Posted by : Wendy B Friday, 11 July 2014
Summoning the departed is the most intimate of rituals. In an instant, you will know them—know what they were when they lived. It is as if you wear their skin like it were not quite your own. You feel the echo of a once beating heart, the feather touch of ghost blood flowing through veins, hear the whispers of their thoughts, their dreams, their memories. An unskilled mage should never attempt to raise the newly dead, for all of these things are too close to the surface, waiting to draw you down. Often, the newly dead have not yet come to accept that they no longer have a place amongst the living but by the necromancer’s command. They are the most difficult to control for their appetite for life can be voracious, consuming a novice necromancer whole and leaving only an empty wraith in their place. Such a creature must be destroyed, for they are a void—a breach in the veil through which the dead can cross unbidden.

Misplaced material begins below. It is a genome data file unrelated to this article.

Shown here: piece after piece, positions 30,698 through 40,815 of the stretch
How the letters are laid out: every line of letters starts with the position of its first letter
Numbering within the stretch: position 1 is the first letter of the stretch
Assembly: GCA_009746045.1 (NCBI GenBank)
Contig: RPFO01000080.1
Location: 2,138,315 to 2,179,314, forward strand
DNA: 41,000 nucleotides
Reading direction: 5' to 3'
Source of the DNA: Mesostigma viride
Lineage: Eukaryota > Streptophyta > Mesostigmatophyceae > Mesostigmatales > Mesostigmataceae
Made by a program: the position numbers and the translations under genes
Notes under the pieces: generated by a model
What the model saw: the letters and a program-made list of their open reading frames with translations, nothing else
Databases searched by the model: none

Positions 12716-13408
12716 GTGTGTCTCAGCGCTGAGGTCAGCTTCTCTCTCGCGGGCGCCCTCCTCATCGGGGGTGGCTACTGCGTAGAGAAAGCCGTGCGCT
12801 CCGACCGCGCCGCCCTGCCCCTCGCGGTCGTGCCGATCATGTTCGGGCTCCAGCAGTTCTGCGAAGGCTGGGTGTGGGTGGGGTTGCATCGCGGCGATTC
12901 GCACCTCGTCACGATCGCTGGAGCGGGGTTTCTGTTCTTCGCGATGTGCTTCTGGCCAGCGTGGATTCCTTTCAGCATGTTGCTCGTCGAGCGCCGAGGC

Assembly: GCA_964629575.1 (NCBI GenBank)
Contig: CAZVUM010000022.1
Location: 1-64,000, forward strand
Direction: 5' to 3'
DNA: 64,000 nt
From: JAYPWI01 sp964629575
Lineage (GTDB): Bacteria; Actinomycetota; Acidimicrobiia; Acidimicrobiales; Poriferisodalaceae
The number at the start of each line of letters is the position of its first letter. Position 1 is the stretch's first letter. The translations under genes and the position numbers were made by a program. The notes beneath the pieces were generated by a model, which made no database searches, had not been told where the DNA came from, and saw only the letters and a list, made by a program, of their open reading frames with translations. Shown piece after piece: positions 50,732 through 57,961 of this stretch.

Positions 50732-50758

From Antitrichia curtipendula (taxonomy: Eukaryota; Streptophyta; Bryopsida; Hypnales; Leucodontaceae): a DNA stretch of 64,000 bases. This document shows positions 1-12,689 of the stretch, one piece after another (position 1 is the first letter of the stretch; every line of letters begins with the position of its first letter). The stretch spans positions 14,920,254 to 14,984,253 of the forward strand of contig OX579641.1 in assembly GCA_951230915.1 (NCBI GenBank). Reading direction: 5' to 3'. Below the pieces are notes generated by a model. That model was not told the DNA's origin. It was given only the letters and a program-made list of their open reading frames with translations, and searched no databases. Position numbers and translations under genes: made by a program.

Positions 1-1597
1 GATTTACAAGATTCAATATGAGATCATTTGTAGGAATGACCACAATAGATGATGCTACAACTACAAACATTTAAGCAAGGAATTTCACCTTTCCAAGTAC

A necromancer proves their true skill, not in who or how many they can summon back from the final darkness, but in how many they can release before the dead souls bind to their own, nibbling away at the life that sustains them. But even the dead that are released—through destruction or by the necromancer’s command—still take something of their master back with them into the depths.
That is, if the necromancer chooses to release them at all…